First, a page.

by Marion Nestle

Currently browsing posts about: Futures-markets

Mar 10 2012

Dairy farmers: are you part of the 1%?

Adam Davidson in the New York Times Sunday Magazine asks how come dairy farmers have such a hard time making a living?

His explanation: Dairy farmers thought they were in the business of raising cows.  Wrong.  They are in the business of betting on feed prices.

…in the last decade, dairy products and cow feed became globally traded commodities. Consequently, modern farmers have effectively been forced to become fast-paced financial derivatives traders.This has prompted a significant and drastic change.

For most of the 20th century, dairy farming was a pretty stable business…at base, dairy-farming economics are simple: when the cost of corn and soybeans (which feed the cows) are low and milk prices are high, dairy farmers can make a comfortable living.

And for decades, the U.S. government enforced stable prices for feed and for milk, which meant steady, predictable income, shaken only by disease or bad weather.

…[But] by the early aughts, to accommodate global trade rules and diminishing political support for agricultural subsidies, the government allowed milk prices to follow market demand.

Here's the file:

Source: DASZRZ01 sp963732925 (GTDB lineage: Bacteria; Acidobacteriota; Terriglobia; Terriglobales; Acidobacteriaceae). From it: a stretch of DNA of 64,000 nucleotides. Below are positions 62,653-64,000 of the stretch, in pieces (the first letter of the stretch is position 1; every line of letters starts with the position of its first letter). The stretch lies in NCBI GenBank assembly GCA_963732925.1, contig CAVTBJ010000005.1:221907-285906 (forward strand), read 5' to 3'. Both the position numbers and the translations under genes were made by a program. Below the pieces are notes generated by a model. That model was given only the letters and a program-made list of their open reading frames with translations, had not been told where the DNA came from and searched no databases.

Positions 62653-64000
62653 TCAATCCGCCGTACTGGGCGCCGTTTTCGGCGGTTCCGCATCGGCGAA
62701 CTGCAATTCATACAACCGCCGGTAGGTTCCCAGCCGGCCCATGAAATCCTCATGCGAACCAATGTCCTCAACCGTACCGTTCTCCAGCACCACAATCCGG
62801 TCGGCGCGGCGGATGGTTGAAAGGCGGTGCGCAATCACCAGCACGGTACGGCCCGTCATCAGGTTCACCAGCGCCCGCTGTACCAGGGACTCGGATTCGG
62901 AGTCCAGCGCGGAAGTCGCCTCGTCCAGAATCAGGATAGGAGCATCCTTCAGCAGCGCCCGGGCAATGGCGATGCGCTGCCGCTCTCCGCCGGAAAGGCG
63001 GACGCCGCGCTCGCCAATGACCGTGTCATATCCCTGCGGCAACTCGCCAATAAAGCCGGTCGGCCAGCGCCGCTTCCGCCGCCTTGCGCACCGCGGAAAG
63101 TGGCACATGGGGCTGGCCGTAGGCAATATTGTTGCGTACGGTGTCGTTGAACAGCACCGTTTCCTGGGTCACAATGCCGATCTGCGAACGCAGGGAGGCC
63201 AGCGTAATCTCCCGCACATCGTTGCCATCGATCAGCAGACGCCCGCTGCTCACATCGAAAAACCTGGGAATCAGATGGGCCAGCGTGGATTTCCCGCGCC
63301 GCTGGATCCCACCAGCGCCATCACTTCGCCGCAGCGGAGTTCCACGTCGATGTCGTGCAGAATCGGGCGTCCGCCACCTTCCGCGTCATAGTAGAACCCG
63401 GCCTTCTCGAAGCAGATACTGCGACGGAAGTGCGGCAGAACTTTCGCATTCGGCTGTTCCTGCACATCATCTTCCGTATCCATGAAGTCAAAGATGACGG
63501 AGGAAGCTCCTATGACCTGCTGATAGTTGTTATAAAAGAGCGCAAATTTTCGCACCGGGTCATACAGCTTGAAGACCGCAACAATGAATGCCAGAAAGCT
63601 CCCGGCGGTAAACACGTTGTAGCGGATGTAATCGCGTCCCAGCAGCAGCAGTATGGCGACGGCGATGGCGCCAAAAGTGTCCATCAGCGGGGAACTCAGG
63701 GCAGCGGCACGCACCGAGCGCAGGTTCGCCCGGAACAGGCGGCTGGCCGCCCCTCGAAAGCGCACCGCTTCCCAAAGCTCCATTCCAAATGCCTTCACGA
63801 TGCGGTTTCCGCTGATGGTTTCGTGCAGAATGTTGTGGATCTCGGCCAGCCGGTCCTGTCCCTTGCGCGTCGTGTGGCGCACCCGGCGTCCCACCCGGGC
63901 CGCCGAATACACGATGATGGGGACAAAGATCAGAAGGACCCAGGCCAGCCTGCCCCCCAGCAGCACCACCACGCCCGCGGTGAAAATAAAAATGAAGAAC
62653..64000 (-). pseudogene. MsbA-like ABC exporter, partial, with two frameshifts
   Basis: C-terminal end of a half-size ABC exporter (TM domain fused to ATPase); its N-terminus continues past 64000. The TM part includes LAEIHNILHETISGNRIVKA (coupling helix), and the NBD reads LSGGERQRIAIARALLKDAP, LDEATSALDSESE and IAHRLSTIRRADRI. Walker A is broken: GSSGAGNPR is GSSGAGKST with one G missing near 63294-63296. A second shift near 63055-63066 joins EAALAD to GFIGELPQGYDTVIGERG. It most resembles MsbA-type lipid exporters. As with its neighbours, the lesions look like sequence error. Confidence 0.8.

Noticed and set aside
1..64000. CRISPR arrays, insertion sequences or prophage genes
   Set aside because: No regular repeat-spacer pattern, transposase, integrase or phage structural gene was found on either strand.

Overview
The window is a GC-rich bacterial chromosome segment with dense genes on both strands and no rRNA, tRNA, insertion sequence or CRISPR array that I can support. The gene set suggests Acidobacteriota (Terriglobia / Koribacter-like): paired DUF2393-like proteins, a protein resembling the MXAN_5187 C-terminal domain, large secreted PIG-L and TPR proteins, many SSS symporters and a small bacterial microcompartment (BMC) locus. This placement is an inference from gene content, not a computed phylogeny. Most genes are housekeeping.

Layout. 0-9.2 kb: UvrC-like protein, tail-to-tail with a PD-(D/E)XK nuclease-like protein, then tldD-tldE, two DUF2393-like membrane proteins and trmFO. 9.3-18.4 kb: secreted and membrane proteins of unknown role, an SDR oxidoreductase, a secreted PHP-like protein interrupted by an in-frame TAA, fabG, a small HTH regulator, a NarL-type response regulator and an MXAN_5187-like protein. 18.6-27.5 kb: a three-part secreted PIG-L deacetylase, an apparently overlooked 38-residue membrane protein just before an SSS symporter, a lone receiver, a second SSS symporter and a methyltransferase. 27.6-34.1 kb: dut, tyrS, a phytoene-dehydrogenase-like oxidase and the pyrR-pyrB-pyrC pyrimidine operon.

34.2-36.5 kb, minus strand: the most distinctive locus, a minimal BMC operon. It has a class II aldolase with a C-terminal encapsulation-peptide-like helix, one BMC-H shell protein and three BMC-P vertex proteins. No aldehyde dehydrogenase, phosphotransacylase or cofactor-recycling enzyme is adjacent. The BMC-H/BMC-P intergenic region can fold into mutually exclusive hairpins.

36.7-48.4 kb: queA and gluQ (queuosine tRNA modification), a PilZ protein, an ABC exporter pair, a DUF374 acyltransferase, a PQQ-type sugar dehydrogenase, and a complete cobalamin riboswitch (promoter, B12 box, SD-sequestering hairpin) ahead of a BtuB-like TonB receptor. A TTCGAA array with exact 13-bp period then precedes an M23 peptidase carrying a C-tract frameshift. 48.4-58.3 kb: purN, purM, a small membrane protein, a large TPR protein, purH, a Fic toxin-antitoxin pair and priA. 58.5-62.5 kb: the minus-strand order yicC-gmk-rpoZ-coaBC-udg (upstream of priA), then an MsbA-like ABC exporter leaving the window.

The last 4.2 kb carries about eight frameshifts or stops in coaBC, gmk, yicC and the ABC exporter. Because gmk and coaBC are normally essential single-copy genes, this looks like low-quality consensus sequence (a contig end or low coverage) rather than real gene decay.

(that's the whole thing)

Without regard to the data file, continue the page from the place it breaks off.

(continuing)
…Animal feed, especially corn and soybeans, became globally traded commodities with all the impossible-to-predict price swings of oil or copper.

Davidson points to the 1% of dairy farmers who have figured all this out and are big enough to hire derivative traders to manage their feed stocks.

Farm bill politics, anyone?

Dairy farmer readers: comments please.

Jun 25 2010

FAO: Let’s start regulating food commodity futures. Yes!

The Food and Agriculture Organization (FAO), says, is proposing “limited” regulation of food futures.

“Limited” doesn’t go nearly far enough.  Food futures need regulation, big time.

In a policy brief, FAO attributes the recent crisis over food prices to speculation on food futures.  Futures trading drove up the prices of food staples—corn, rice, and wheat—to record levels.

Commodity futures speculation is a form of betting that prices will go up or down. In the United States, commodity speculation is regulated, but apparently not nearly enough.

If, like me, you find this kind of trading incomprehensible, help is at hand.

Read Fred Kaufman’s extraordinary piece in the July 2010 Harper’s Magazine: “The food bubble: How Wall Street starved millions and got away with it.”

And applaud FAO for at least taking a tiny first step to getting speculation in food under control.